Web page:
GSK fined for bribery
A Chinese court yesterday fined British drugmaker GlaxoSmithKline (GSK) 3 billion yuan (US$490 million) following a nearly year-long bribery probe, the company said. The fine, levied by the Changsha Intermediate People’s Court after a closed hearing in Hunan Province, was the largest ever handed down by a Chinese court, Xinhua news agency said. Chinese authorities had accused GSK employees of bribing hospitals, doctors and health institutions to gain billions of dollars in illegal revenue. The Changsha court also sentenced British national Mark Reilly, the former head of GSK’s China operations, and an unstated number of other company officials to between two to four years in prison.
Italy GDP to shrink 0.1%
Italy’s government must overhaul its labor market to kick-start its economy, which is set to shrink for the third year running this year, the IMF said on Thursday. GDP is expected to contract 0.1 percent, the Washington-based fund said in a report, cutting its previous forecast that Italy’s economy would expand by 0.3 percent. Unemployment is set to average a record 12.6 percent, the IMF predicted.
S Africa bank chief quitting
South African Reserve Bank Governor Gill Marcus on Thursday announced that she would not stay in the job after her term expires in November. Marcus, 65, became the bank’s first female governor in late 2009, guiding Africa’s most developed economy out of a recession in the wake of the global economic meltdown. South African President Jacob Zuma’s government said that a replacement would be named “in due course.”
SAP to acquire Concur
German business software maker SAP said it would buy travel and expense management software company Concur Technologies for US$129 per share, or about US$7.36 billion. That represents a premium of 19.7 percent to Concur’s closing price on Thursday. SAP values the deal at US$8.3 billion. It said the acquisition should close in the fourth quarter of this year or the first quarter of next year, assuming Concur shareholders approve the sale. SAP says Concur has 25 million users in 150 countries.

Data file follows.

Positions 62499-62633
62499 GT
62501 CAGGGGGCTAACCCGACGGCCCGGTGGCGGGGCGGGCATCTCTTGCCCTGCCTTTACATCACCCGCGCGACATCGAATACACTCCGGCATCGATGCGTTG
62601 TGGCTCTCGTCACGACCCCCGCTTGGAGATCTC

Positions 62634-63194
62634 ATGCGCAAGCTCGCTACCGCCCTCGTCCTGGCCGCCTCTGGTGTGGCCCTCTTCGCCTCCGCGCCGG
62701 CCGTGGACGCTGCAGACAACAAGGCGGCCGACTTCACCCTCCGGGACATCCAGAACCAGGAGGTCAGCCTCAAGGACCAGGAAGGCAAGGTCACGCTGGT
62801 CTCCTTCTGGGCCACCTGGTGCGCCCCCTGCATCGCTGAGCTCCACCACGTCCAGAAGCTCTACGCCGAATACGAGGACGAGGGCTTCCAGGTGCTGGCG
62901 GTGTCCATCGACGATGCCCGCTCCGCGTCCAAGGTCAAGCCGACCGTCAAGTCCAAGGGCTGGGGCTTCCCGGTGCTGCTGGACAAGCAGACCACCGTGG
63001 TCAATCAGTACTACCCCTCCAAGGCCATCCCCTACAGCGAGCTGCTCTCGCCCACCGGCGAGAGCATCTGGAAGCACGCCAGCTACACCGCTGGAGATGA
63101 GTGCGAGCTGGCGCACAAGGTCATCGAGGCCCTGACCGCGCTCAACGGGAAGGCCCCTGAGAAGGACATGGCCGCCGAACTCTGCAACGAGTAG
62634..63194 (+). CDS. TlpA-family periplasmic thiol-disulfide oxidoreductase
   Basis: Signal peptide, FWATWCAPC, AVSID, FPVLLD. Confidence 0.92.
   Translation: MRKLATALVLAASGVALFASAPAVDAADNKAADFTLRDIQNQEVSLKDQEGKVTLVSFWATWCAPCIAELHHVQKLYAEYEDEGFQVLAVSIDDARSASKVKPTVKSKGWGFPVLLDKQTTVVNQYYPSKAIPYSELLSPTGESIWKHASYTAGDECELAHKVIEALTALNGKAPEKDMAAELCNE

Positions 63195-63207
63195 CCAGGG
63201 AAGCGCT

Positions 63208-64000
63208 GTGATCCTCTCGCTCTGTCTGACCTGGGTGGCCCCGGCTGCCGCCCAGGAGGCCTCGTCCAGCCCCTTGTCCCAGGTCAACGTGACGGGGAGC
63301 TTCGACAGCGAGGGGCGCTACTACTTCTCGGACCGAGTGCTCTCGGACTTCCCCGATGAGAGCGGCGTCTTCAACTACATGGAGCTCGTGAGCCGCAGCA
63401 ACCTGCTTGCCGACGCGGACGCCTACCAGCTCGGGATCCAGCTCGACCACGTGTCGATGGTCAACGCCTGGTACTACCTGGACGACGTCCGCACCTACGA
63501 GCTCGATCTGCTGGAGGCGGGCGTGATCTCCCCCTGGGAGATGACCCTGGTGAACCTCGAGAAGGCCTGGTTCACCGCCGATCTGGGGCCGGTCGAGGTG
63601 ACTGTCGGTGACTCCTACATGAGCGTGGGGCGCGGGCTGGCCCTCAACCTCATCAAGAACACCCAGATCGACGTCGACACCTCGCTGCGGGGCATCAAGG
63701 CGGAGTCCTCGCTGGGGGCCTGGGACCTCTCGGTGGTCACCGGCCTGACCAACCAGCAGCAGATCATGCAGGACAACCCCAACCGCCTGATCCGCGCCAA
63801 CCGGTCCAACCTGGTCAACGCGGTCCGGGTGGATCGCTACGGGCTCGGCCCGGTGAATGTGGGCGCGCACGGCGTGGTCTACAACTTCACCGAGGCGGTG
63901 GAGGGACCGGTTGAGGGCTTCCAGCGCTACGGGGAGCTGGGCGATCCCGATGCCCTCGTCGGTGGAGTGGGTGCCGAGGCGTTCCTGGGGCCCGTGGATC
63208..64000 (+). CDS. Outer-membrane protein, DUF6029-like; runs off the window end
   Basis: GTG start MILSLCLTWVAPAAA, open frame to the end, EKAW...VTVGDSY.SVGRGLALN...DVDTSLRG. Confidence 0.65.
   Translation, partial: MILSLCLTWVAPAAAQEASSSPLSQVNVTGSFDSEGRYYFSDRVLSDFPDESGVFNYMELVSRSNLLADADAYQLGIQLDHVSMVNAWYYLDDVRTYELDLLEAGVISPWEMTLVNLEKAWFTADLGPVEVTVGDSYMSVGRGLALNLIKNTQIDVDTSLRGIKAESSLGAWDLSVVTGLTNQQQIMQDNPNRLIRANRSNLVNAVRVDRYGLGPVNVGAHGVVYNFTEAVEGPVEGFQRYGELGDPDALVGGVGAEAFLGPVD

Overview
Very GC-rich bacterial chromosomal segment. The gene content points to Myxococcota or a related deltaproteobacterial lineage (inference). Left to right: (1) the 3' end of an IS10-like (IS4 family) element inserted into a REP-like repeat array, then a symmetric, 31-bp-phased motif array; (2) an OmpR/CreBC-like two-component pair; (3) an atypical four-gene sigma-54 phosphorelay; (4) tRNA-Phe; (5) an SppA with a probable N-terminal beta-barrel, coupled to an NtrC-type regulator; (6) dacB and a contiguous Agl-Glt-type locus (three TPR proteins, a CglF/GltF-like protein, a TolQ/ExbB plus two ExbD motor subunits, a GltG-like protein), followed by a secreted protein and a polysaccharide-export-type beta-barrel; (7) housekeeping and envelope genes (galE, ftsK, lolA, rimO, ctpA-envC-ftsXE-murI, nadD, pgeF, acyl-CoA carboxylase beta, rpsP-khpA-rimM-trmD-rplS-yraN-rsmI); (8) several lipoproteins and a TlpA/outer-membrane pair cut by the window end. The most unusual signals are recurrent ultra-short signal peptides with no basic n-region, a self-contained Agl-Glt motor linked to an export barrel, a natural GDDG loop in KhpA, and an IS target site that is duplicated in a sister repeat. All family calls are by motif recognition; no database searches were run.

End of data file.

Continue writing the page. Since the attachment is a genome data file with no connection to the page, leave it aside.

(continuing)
JetBlue to see CEO change
JetBlue Airways Corp CEO Dave Barger is to step down in February and be replaced by the company’s president after months of speculation about leadership at the airline, which is profitable, but has lagged its rivals. Barger has been CEO since 2007. The new CEO, just the third in JetBlue’s 14-year history, will be Robin Hayes, a 48-year-old former British Airways executive who joined JetBlue in 2008. Hayes will take over on Feb. 16, after Barger’s contract expires.
Puerto Rico plans project
Puerto Rico’s government has announced the construction of a US$108 million real-estate development project as the island tries to emerge from a nearly decade-long economic slump with help from US investors. New York real-estate developer Nicholas Prouty said on Thursday that his firm would build 252 apartments as part of the third phase of a mixed-use complex considered the largest in Puerto Rico. His Putnam Bridge Holding LLC will also build 4,645m2 of commercial space.